Can Volleyball Reach the North American Market?
The idea of a professional volleyball league in the United States isn’t new, four attempts were made before. Three of those were for women only and the fourth was for a co-ed format. This time USA Volleyball got involved. President Doug Beal has been working hard in the background to turn it into reality. But how far can USAV go? Will we finally see the sport reaching a broader audience in North America? Kill on Two talked to Beal himself and several other people connected to the volleyball world. There’s a lot of optimism and some huge expectations, but at least one of the biggest names in the history of this sport believes the project is destined to fail.
USA Volleyball has signed an agreement with Grand Prix Sports, a subsidiary of Los Angeles-based sports and entertainment company Grand Prix Entertainment, to run its indoor competitions until 2018. The package includes the "sanction, license and global broadcast rights" to all USA Volleyball men's and women's professional events. This agreement comes at a time when USA Volleyball attempts to capitalise on the sport's success in The London 2012 Olympic Games.
This year 12 women’s teams representing their respective USA Volleyball regions competed at the USA Volleyball Open National Championships in May. The team from the Hoosier Region (The Exterminators) defeated the team from the Iowa Region (Iowa Ice) in the title match. There were no other official contests for the league in 2012, but that will likely expand in 2013 as the number of region teams grow along with a men’s side, says USAV. Although the initiative may help the sport to become more popular in the States (with the possibility to reach Canada in a near future) there were no stars so far. No players from Team USA competed in the league in 2012. The American women won the World Grand Prix three times in a row (2010, 2011 and 2012) and won two silver medals in the last Olympic Games editions (Beijing 2008 and London 2012). All members of the team play abroad, in Europe, Asia or Brazil. Places with strong and developed leagues.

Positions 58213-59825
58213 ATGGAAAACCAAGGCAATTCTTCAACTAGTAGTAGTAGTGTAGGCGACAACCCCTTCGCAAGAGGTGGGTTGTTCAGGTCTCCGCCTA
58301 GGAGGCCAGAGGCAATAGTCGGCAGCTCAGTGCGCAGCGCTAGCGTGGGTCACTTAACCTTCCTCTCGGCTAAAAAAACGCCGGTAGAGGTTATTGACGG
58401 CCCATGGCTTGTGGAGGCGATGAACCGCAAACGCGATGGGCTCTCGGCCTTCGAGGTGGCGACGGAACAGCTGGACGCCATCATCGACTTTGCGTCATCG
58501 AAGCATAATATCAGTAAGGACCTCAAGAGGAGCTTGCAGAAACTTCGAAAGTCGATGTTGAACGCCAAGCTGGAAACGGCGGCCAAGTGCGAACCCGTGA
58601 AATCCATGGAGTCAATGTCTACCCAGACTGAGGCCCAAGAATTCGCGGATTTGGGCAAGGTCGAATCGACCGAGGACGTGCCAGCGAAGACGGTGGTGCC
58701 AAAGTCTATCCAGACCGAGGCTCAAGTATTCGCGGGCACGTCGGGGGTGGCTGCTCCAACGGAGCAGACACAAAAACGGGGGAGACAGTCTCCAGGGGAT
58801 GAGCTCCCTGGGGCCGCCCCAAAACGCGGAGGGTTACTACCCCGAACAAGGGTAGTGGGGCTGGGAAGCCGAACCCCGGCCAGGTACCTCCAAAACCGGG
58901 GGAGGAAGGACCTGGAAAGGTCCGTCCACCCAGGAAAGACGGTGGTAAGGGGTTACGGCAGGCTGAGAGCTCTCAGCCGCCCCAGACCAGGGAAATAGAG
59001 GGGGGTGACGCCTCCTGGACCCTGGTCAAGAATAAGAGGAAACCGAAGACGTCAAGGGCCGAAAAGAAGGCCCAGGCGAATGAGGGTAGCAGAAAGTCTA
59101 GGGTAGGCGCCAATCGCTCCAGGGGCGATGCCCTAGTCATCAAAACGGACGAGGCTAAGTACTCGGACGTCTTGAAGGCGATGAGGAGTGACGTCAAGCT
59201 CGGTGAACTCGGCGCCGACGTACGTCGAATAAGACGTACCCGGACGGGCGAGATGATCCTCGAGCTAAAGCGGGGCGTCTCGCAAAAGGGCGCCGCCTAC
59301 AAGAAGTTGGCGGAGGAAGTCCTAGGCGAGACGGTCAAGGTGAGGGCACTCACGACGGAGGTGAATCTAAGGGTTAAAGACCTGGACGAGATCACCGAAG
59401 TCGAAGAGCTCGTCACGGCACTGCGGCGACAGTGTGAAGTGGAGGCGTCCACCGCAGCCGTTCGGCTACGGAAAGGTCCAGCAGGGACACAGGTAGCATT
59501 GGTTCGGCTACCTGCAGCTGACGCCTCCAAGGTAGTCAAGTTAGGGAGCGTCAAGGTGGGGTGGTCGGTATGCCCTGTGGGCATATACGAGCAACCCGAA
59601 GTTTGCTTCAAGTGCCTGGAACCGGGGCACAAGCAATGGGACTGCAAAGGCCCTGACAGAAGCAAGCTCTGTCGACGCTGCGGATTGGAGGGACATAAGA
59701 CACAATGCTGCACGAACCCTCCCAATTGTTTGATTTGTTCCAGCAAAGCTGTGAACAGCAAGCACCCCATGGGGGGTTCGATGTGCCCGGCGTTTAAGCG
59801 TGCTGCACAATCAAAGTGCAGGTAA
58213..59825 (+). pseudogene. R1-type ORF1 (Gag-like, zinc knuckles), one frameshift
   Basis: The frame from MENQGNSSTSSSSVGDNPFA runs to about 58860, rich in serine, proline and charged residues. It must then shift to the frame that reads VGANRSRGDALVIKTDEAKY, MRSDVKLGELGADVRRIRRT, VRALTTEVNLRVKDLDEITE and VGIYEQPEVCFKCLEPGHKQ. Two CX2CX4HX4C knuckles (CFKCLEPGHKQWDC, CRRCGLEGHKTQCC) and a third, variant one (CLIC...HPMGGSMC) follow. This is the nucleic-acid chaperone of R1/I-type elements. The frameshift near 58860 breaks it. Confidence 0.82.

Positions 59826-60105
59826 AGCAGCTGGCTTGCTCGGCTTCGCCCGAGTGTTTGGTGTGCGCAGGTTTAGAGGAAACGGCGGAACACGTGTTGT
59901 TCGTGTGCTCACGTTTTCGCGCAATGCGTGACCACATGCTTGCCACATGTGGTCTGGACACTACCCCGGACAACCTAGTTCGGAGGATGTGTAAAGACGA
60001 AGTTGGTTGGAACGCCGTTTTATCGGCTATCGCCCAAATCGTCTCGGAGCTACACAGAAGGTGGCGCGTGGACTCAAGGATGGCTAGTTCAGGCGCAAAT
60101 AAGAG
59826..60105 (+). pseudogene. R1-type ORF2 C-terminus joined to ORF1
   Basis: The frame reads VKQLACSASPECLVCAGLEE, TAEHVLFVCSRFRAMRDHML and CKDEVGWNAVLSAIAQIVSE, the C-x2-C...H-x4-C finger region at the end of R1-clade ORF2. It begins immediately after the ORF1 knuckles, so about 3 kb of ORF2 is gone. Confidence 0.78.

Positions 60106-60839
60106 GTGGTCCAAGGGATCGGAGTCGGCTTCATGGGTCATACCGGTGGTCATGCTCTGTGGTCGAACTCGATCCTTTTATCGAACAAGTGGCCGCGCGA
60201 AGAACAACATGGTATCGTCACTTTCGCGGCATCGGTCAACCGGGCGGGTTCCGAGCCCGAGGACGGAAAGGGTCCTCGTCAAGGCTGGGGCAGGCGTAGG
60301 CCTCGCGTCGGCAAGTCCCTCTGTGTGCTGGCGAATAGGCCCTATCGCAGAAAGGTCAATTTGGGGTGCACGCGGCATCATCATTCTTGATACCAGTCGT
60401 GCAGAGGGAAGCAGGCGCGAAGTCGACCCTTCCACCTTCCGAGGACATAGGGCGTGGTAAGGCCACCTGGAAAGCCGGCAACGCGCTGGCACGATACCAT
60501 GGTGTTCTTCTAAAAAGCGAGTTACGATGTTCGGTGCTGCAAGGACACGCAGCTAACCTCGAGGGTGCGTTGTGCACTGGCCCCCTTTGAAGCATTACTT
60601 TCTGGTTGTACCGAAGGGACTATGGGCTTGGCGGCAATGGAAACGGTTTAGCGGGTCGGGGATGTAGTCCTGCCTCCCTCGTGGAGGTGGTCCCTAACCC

“Our plan is to develop our league slowly over the coming years. We’ll start by some special events, small tournaments throughout the country to grow interest. In 2013 we’ll have more women’s teams and the men’s division will start. By 2016 I believe we’ll be ready to start a league as you see in Italy, Russia, Brazil or Poland. I’m not saying we’ll begin at the same level, but maybe the format, the presence of pro players” explains Doug Beal. He observes that a league in USA has to deal with some huge distances, a battle for space on TV and four time zones in the continental part. “It’s not easy, but we’re moving on professional volleyball in the USA”. Beal says that Canadian teams can take part in the future, the way it happens in many other sports leagues.
One of the main challenges, apart the fact most Americans ignore the sport, is to attract sponsors so the league can go big. “We have not yet started to sign sponsors, but Grand Prix Entertainment is mostly responsible for this and they are working now to begin this process”, informs the USAV President.
We can’t say there’s a buzz on the matter, but the idea of a pro volleyball league finally reaching North America gets some attention. Olympic champion in London 2012, Russian star Maxim Mikhaylov told Kill on Two that the project will take some time until it gets consolidated.
“Definitely it’ll take more than a year to become something big, and money will play a big role on developing and popularizing volleyball in the USA. However, considering the amount of excellent players they have, developing a league is certainly something possible”, affirmed the opposite hitter.